We approved a revised and improved (we hope) process for budget deliberations and decisions. The backbone of the process is the five-year budget model we recently approved.  On February 14, the administration is to provide options for property tax increases for the 2011-2012 school year, the Board is then to agree on a level of property tax increase to set as a target for purposes of identifying necessary levels of budget reductions and efficiencies, and the Board is also to specify areas where possible cuts should not be proposed.

I assume the idea is that this would take place at the meeting of the Board’s Operational Support Committee that is scheduled for February 14.   However, since only three Board members (not including me) are members of the committee and hence authorized to vote at its meetings, we might have to make some adjustments to accommodate the Board decisions that seem to be contemplated for this meeting.

A month later, on March 14, the superintendent will present to the Operational Support Committee his recommended budget cuts and efficiencies in order to satisfy the spending goal that the Board has adopted.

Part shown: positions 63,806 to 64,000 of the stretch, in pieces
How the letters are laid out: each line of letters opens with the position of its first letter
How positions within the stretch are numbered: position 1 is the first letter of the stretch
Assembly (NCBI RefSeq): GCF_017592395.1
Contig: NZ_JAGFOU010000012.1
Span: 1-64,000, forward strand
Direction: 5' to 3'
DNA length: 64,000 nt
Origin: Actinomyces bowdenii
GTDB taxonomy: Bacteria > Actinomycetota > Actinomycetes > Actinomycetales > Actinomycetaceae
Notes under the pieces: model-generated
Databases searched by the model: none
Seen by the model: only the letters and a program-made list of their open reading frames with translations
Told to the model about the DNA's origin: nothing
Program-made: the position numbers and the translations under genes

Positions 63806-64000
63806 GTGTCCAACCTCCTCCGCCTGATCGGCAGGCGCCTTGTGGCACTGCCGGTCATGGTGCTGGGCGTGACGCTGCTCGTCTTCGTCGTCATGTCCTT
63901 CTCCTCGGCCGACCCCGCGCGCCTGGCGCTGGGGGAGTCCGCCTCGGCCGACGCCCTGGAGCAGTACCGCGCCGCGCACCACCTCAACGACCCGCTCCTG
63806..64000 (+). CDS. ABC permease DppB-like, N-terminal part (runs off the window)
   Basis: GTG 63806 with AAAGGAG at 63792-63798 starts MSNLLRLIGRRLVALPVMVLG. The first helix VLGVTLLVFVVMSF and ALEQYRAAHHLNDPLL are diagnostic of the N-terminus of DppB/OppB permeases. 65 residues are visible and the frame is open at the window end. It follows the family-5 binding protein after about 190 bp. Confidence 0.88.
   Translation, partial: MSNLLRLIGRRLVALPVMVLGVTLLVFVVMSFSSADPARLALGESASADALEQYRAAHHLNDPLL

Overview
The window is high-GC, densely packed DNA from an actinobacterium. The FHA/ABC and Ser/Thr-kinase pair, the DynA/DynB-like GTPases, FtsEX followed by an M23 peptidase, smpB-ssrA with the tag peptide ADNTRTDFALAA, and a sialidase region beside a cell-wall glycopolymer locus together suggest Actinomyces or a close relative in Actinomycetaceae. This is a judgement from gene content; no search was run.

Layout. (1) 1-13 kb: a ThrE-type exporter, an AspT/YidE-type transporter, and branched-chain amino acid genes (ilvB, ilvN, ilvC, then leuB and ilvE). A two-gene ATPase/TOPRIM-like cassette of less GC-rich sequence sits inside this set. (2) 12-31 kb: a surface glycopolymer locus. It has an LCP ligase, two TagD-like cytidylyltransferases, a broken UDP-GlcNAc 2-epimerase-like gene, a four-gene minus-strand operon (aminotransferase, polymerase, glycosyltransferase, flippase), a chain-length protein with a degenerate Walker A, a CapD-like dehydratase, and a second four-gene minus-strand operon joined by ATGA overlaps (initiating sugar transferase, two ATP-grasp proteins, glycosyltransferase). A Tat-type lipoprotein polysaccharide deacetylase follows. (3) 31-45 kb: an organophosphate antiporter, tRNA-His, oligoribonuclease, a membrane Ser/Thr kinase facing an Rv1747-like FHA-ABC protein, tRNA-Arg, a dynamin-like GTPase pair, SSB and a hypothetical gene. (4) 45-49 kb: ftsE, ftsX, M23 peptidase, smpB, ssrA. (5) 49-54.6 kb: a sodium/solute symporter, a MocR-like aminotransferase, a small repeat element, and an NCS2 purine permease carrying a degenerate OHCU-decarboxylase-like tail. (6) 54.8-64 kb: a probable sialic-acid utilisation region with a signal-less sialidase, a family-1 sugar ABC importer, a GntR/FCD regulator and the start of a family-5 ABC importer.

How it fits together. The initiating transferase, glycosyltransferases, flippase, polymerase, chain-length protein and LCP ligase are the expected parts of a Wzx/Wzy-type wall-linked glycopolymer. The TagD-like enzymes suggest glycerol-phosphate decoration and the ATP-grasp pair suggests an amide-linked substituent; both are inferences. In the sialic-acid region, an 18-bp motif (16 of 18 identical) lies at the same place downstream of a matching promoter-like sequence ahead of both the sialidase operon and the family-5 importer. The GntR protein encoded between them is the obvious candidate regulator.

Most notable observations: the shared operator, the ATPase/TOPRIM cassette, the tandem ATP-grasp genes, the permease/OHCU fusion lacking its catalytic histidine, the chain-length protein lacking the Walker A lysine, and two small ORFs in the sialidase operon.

The Board will then wrestle with those recommendations and consider alternative approaches for the next several weeks.  The Board may start voting on specific proposals at its March 28 meeting.

The goal is to complete work on a preliminary budget in May, perhaps at a May 9 meeting (layoff notices must be sent out no later than May 23), with the preliminary budget adopted on June 6.

Grateful Acknowledgement of the Generosity of Donors

We were happy to accept generous donations of $56,000 from AT&T to support continued expansion of the AVID program at East, and of $30,000 worth of equipment from Electronic Theatre Controls as part of the fundraising effort to renovate East’s theater (only $3,970,000 more to go!).